Indonesian president Joko Widodo has formally proposed to move the country's capital to Borneo. However, critics question the feasibility of developing a new capital city while the country simultaneously pursues Widodo's signature $400 billion infrastructure plan, which centers mainly in Java, Nikkei reports.
Browse our analysis section for news and articles on topics such as China's Belt and Road Initiative (OBOR), the Competing Visions of Japan, India, and other regional powers, and the stakes for U.S. policy.
Malaysia has relaunched the East Coast Rail Link after re-negotiations with China led to The Export Import Bank of China backing 85% of the cost. The project price is now $11 billion, a third of the original expected amount, reports Nikkei.
A senior Pentagon official has suggested that China may be developing a military presence at Ream naval base in Cambodia, raising concerns that the port and other investments related to China's Belt and Road Initiative could create potential military advantages, Nikkei reports.
Foreign investment, led by China, in transportation and telecommunications quadrupled to $1 billion in the last six months as Myanmar approved a number of infrastructure projects, Nikkei reports.
Japan will announce a new plan for Mynamar's Dawei special economic zone that focuses on building a port that will export to India. The proposal comes as China is building and financing Kyaukphyu port, increasing its economic influence in the country, reports Nikkei.
Cambodia's real estate sector is facing scrutiny after a construction project being developed under China's Belt and Road Initiative collapsed. The Cambodian Prime Minister Hun Sen announced that an investigation will take place, but denied allegations linking the tragedy to heavy Chinese investment and ongoing corruption, reports the Nikkei Asian Review.
BRI 2.0 represents an opportunity for Southeast Asia to enter the next phase of growth. China's commitment to transparency could usher a new era of partnerships that benefit multiple parties, writes David Liao for Nikkei Asian Review.
Cambodia and other nations across Southeast Asia are emerging as vital staging grounds for a new form of power struggle between China and its rivals. The growth of Beijing's vast Belt and Road Initiative since 2013 has galvanized the U.S. and its allies -- including Japan, India and Australia -- and prompted them to draw up infrastructure and security programs of their own, writes Gwen Robinson for the Nikkei Asian Review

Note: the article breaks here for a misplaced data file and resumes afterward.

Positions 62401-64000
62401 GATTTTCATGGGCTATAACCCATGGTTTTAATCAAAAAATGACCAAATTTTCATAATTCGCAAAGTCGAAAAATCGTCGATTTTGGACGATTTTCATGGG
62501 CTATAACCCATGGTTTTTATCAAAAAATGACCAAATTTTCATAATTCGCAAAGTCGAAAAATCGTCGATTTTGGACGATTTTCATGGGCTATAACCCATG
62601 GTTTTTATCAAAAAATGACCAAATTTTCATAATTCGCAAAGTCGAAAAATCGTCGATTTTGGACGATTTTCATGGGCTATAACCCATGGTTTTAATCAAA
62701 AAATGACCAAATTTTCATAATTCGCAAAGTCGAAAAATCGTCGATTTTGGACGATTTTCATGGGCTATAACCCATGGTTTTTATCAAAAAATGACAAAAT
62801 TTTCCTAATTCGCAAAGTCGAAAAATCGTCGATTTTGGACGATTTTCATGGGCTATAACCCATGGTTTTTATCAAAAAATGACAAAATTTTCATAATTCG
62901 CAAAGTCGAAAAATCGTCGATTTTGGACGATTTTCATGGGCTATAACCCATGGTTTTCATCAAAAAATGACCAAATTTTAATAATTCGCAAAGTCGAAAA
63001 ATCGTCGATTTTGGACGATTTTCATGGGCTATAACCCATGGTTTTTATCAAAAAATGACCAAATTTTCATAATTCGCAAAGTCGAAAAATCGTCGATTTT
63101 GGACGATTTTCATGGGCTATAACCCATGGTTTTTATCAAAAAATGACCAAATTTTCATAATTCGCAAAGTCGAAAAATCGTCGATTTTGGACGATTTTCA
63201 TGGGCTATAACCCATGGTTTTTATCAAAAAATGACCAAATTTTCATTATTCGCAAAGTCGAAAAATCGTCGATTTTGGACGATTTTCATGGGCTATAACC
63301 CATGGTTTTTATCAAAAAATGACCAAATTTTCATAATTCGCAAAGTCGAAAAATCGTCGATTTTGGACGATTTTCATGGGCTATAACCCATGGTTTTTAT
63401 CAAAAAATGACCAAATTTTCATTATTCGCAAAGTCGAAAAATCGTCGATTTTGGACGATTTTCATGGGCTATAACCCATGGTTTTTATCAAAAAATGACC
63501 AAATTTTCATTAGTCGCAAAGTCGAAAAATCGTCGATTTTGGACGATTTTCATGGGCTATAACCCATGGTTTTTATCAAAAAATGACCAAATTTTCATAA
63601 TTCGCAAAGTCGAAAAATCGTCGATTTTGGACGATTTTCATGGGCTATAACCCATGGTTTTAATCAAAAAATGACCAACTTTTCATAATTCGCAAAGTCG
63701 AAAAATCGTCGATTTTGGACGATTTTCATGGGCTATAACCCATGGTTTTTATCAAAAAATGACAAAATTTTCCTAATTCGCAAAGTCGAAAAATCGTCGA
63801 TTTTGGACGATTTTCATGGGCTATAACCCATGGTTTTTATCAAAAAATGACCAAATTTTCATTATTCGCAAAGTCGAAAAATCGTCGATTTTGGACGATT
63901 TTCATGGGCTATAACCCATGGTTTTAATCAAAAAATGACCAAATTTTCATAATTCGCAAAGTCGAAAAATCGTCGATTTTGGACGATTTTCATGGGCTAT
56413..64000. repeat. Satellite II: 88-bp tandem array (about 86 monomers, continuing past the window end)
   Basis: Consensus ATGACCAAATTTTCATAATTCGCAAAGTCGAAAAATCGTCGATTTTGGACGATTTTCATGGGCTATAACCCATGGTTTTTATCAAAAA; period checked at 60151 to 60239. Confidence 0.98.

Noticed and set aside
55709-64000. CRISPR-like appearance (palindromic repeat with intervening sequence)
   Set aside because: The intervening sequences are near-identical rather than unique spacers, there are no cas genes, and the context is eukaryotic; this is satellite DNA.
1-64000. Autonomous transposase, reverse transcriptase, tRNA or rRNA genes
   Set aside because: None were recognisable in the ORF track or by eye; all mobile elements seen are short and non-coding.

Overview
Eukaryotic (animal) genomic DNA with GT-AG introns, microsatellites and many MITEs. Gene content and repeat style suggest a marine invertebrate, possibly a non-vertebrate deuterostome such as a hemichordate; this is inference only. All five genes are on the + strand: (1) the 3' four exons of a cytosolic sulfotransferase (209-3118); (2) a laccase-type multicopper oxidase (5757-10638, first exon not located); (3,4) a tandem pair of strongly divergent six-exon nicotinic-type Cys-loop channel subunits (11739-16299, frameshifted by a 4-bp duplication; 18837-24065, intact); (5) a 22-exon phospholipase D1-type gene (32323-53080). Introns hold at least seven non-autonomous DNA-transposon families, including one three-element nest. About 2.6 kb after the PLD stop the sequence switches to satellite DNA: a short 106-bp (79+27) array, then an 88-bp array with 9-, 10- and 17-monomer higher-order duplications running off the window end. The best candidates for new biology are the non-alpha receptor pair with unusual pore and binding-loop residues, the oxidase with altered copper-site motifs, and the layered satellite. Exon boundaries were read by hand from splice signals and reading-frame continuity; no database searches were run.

Cambodian state-owned telecommunications companies have teamed up with China's Huawei to roll out a 5G network in 2020. However, experts say it could be years before 5G reaches ordinary Cambodians due to the scale of investment needed and the high cost of 5G handsets, reports Nikkei.
Beijing is striking a conciliatory tone abroad to repair ties with Belt and Road partners, particularly in Southeast Asia where negotiations with Chinese companies over halted infrastructure projects are restarting, Nikkei reports.
Thailand's prime minister, Prayuth Chan-ocha, signed a Memorandum of Cooperation with Laos and China to accelerate the construction of a much delayed high-speed rail line between northeast Thailand and Vientiane in Laos, reports Nikkei.
China Communications Construction Co. executives on Wednesday reiterated the infrastructure company has not given up on the multibillion-dollar East Coast Rail Link in Malaysia, on which development work has been suspended for months amid doubts over the project's financial viability, reports Nikkei.
As Singapore's population grows, the city-state's Urban Redevelopment Authority has announced a plan to expand its urban infrastructure underground. Singapore's geographic constraints demand creative thinking from its government about how to further build out its infrastructure, reports Nikkei.
Thailand's government will invest $2.78 billion in Laem Chabang port, the core of Thailand's Eastern Economic Corridor. The Thai government hopes to position the deep-water port to compete with Singapore and Hong Kong, reports Nikkei.
Southeast Asian nations are investing in their urban rail infrastructure to ease road congestion impeding their further economic growth. In Hanoi, road congestion costs Vietnam as much as $1.2 billion in 2018, reports Nikkei.
Thailand and Vietnam have announced plans to start 5G services as early as 2020. The Southeast Asian nations are scrambling to introduce 5G networks, determined not to fall behind developed nations, reports the Nikkei Asian Review.
While on a state visit to the Philippines, Malaysian Prime Minister Mahathir Mohammad told journalists that if countries borrow money from China they cannot pay back, the country "may be under the control of the lender." The statement was read as a warning to Philippines president Rodrigo Duterte, who accepted a $9 billion credit line from China in 2016, reports Nikkei.
Myanmar's Aung San Suu Kyi, the de facto leader, convened a forum for foreign businesses in the impoverished Rakhine State, urging attendees to invest in infrastructure throughout the country's rural areas. With national elections in 2020, Suu Kyi has been touring outlying regions in Myanmar promising development initiatives to shore up support for her ruling party, reports Nikkei.
Southeast Asia’s strategic importance for China, the United States, Japan, and others, and the advantages that will come with control over data flows, mean that the region’s decisions on digital infrastructure and internet governance will have implications that far transcend business outcomes.
Huawei's Vietnam chief says the company has received assurances from the country's communications minister that Vietnam remains "open" to Huawei's 5G technology. This comes on the heels of European countries announcing they will reconsider telecommunications partnerships with Huawei due to information security concerns.
The trial of Najib Razak, Malaysia's former prime minister, over corruption-related charges tied to the 1MDB development fund is scheduled to begin on February 12. The prosecution is expected to probe whether China-backed infrastructure projects signed by Najib's government were used to bail out 1MDB, reports Nikkei.
Vietnam's government has re-introduced a previously rejected plan for a high-speed railway that would connect the country's north and south. Under the current proposal, the government would cover 80% of the project's cost, fueling concern that funding the railway would be irresponsible.